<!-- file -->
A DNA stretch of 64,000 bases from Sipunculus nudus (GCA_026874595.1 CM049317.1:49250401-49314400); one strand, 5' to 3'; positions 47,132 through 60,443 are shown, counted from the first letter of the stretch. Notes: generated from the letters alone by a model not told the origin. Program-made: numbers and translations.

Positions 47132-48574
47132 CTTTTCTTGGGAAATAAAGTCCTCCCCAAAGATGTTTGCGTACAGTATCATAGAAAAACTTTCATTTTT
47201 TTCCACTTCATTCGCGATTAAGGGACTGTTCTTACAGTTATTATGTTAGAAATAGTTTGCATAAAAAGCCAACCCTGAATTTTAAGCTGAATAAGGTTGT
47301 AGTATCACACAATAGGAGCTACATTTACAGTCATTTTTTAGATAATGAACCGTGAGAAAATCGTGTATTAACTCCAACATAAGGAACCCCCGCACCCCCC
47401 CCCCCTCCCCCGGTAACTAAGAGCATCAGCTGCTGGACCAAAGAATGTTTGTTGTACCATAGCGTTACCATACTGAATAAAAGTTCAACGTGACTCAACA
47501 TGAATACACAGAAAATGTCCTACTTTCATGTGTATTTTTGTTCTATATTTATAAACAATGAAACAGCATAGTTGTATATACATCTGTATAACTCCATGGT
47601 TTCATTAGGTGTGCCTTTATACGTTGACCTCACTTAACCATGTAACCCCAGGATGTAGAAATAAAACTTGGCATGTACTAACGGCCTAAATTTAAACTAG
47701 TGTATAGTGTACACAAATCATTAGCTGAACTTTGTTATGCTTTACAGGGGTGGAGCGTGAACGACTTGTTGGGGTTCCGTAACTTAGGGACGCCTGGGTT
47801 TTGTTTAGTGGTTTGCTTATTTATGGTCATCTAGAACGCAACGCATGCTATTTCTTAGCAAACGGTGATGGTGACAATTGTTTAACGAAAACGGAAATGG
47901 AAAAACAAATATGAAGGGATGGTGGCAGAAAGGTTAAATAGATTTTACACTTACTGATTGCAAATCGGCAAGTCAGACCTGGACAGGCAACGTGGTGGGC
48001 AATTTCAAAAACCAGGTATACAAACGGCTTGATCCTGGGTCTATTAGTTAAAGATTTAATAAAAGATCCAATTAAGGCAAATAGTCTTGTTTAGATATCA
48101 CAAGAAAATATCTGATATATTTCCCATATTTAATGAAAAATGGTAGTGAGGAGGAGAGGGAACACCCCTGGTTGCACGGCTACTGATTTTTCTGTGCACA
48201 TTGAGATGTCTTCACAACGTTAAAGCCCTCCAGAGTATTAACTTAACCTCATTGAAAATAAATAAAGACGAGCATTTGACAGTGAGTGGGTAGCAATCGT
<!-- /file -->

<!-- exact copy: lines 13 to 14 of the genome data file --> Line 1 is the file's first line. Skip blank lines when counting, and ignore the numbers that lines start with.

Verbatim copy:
48101 CAAGAAAATATCTGATATATTTCCCATATTTAATGAAAAATGGTAGTGAGGAGGAGAGGGAACACCCCTGGTTGCACGGCTACTGATTTTTCTGTGCACA
48201 TTGAGATGTCTTCACAACGTTAAAGCCCTCCAGAGTATTAACTTAACCTCATTGAAAATAAATAAAGACGAGCATTTGACAGTGAGTGGGTAGCAATCGT